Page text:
astilbies and cannas - Knowledgebase Question

kalamazoo, MI
Question by dfgquilter
June 17, 2007
Hi.... I REALLY appreciate all your help in the past few months!!!!!

Several times I have bought huge astilbies with about 9 inch gigantic blooms on them. However, I have never been able to get much of a bloom on any of them.. or about a few 3 inch whimpy ones.
What am I doing wrong? They are on the north side and get 1/2 day of sun and are in good soil. I think I put cow manure in the soil too.
What else do I need to do?

Cannas. I have a few big ones sprouting OK in my pots outside.
However, I have a lot of them that are doing nothing. The roots are damp but the tops seem dry. Should I put Miracle Grow on them or do anything to encourage them? Should I soak them like they do with dahlia tubers or will that rot them? Do they rot easily like dahlias?
Are the

Answer from NGA
June 17, 2007


Glad we've been helpful in the past - feel free to drop by anytime!

It sounds as though you're doing everything right with your astilbes. They prefer growing in partial shade and like rich, moist soil. If the foliage looks good but they simply are not flowering, especially in your well amended soil, I'm wondering if the soils pH is a little too high? I grow them in acidic soil and they bloom wonderfully for me. If your soil is alkaline, that might account for their behavior. When soil is too acidic or too alkaline for a plant, although the nutrients are there, they will be bound up in the soil and unavailable to the plant roots. You might want to check the pH with a test kit. If it is much higher than about 6.5, you may want to lower it.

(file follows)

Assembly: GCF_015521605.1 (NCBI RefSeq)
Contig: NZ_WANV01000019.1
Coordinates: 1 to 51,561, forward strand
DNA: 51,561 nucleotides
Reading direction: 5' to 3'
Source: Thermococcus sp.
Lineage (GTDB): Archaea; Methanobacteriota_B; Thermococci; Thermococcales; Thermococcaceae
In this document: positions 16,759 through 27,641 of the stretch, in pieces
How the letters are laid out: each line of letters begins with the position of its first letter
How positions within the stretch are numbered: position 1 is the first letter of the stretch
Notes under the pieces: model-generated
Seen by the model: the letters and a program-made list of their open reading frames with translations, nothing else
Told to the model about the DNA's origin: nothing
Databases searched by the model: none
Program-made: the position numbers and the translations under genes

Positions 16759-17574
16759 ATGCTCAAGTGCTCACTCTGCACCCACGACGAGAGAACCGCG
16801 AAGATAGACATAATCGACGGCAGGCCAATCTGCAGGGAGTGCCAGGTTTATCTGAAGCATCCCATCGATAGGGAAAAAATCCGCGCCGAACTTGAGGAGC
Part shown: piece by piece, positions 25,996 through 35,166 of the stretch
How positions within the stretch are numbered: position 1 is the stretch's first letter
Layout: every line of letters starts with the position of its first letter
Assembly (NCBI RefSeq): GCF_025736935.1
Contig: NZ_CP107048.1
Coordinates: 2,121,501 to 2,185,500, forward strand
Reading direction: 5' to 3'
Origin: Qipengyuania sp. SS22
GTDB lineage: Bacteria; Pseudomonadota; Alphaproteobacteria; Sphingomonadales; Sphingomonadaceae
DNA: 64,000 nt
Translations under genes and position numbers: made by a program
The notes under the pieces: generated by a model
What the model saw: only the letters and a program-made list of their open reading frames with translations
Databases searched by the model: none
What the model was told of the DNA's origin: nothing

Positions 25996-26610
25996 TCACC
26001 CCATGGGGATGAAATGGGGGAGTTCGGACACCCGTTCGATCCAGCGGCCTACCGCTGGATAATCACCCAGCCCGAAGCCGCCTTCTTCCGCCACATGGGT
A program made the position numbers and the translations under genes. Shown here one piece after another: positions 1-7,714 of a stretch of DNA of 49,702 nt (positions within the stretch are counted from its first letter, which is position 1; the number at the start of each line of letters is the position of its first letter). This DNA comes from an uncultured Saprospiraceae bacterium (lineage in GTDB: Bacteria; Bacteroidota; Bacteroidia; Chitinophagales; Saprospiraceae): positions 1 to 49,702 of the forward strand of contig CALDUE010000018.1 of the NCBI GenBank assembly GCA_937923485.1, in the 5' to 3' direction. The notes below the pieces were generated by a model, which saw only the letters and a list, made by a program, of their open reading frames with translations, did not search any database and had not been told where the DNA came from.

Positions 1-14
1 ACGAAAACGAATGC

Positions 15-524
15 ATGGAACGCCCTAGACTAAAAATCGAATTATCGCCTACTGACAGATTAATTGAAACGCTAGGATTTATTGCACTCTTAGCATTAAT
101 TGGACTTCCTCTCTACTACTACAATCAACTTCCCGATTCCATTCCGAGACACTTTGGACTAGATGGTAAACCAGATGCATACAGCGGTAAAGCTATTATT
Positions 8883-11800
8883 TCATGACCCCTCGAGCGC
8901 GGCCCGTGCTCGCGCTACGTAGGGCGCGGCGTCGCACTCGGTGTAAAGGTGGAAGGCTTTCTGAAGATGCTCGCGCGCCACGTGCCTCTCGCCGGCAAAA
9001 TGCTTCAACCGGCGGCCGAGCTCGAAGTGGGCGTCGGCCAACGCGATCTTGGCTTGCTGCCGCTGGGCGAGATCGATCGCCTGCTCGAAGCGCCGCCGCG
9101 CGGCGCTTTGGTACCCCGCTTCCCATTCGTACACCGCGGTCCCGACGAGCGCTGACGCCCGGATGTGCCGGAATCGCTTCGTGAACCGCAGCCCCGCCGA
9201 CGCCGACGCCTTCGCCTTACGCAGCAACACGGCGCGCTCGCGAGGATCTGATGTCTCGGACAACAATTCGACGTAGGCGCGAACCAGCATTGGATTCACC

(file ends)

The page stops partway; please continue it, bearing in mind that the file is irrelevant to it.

Cannas rest but they never really go dormant so they shouldn't ever go completely dry (the way dahlia tubers do). Soaking isn't necessary, because they should be stored in moistened peat moss which will keep them hydrated. Here's how:
After digging the clumps of bulbs, remove soil by shaking or rinsing with water.

Divide clumps into 3-5 eye bulbs.

Place clumps in a plastic bag with several air holes, adding peat moss or rice hulls to maintain moisture balance.

Store in a cool, dark place between 45 and 60 degrees. Do not allow bulbs to dry out completely; this is the most common cause of failure.

So if yours are looking puny, it's possible they dried out too much during storage, or they were divided into clumps which were too small. They should live, but they may take a year to develop enough foliage to store enough energy for flowering.

Don't give up on your plants. Keep giving them good care and they should reward you with flowers next year.

Best wishes with your garden!

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